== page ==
Elite series rods
I have been very happy with the traditional range of rods that I have made over the years but during all that period which is some 14 years now I have always sought to improve on tapers and construction to optimise performance. The Elite series incorporates the aspects that have shown themselves to offer real benefits whilst retaining the essence of traditional cane rods.
Clearly the materials used in these rods are the very best available carefully selected out of the already high grade stock that I use for all my rods. The key however is in the design and the detailing. The various aspects are covered below.
The tapers used incorporate refinements and modifications made and proven in the construction of around 200 rods. No one taper suits all people so the Elite series does not represent a range of rods based one one design, rather, as the name suggests it offers a range of tapers each of which is optimised within its own style.
The two rods presently available for casting represent a medium through action style and a faster more tip actioned rod.
Rods are are sized to specified line weights using computer programmes and based on experience and altered to allow the use of particular hollow building techniques.
These rods utilise the established 6 strip format giving a hexagonal section rod. these are other sections that due tio their geometry can offer slightly better strength to weight ratios, such as rectangular sections. However acceptability of these sections is more limited and they lack the classic aesthetic of the 6 strip rod.
How the 6 strips are constructed offers several possibilities. I tend to make nodeless rods when making blond flyrods as the technique gives best use of the cane and removes the top node that is in the most vulnerable part of the tip. I will use this technique where it is of benefit especially in the tip of a rod. Conventional sections of course featured heat straightened nodes which are coerced to be as short as possible for the culm in hand.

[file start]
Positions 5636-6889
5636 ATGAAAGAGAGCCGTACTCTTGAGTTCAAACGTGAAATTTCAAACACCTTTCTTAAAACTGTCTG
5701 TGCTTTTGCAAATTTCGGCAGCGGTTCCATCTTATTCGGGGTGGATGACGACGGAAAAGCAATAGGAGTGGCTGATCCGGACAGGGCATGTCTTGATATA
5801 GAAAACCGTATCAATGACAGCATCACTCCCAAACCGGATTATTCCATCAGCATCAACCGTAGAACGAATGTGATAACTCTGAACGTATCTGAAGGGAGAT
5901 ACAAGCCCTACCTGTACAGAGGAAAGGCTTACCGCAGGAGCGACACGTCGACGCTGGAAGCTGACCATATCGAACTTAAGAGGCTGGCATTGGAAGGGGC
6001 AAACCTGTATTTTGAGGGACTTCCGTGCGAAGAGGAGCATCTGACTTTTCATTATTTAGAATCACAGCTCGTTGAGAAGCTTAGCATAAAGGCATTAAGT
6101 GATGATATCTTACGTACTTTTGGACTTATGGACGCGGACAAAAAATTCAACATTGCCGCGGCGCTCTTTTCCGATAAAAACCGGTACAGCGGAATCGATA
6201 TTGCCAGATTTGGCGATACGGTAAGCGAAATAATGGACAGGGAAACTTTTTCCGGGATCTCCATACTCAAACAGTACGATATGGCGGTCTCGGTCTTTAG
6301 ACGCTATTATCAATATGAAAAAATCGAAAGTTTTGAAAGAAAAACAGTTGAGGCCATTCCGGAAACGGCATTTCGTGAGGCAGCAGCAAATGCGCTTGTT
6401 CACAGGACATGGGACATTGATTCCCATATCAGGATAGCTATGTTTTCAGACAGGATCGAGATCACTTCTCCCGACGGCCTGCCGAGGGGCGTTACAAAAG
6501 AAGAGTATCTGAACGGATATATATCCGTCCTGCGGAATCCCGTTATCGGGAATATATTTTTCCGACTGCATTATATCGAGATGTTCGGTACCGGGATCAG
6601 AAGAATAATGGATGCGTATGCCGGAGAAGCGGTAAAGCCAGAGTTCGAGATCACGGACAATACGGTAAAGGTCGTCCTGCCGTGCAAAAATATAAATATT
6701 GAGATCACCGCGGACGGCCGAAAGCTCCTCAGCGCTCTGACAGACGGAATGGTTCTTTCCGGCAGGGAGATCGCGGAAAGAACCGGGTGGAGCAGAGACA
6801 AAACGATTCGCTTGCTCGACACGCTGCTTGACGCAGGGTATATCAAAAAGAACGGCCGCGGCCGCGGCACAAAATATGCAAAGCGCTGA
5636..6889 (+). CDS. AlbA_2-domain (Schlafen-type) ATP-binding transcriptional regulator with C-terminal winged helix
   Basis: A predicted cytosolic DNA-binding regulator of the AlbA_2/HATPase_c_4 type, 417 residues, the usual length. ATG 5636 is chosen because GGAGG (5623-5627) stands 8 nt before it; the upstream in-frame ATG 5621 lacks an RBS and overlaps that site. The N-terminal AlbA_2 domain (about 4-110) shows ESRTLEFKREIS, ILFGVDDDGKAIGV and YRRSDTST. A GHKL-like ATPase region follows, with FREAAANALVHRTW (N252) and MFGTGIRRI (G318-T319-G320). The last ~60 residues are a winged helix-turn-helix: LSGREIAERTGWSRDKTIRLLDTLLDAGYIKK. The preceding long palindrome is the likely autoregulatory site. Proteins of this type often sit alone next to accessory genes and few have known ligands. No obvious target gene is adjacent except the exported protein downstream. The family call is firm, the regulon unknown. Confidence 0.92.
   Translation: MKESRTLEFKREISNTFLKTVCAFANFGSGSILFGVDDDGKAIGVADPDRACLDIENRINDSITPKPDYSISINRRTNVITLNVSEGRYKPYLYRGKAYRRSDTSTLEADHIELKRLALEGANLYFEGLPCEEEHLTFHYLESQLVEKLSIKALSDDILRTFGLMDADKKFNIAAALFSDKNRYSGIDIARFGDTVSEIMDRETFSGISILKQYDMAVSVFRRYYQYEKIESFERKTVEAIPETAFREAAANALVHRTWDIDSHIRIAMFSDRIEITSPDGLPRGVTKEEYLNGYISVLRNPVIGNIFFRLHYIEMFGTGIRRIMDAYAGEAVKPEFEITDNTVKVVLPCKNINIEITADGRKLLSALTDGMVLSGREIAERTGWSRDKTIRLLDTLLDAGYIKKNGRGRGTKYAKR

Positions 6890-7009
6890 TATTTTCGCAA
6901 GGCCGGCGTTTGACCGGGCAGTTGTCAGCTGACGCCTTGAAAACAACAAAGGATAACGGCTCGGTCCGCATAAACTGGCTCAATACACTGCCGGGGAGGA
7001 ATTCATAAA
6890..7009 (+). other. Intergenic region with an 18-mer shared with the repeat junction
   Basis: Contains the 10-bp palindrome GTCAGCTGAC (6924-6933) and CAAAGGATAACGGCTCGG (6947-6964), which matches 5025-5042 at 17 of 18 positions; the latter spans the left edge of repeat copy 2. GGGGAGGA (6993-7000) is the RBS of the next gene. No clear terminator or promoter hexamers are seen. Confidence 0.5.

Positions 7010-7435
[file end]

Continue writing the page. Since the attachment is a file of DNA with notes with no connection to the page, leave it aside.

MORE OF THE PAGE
Hollow building is at the heart of these rods and is the most effective system available. The reason for hollow building is to reduce weight whilst maintaining the required strength and stiffness this means looking at the requirements at each position in the rods shaft. Traditionally hollow building meant just removing the inner apex of each strip, this reduced the strength of the section if taken beyond a fairly modest extent. If the wall thickness is made too thin the section becomes unstable. An improvement was introduced by EC Powell that use a star shaped cutter, this produces a U shaped channel in each strip so that a thin wall can be used without reducing the gluing area. Unfortunately these are examples of failures in the form of longitudinal splitting. It remains a viable system if correctly used and is utilised by those who mill their strips whether by machine or by hand. Its disadvantage is that using a standard cutter along a strip gives a variable effect as the size of the strip diminishes.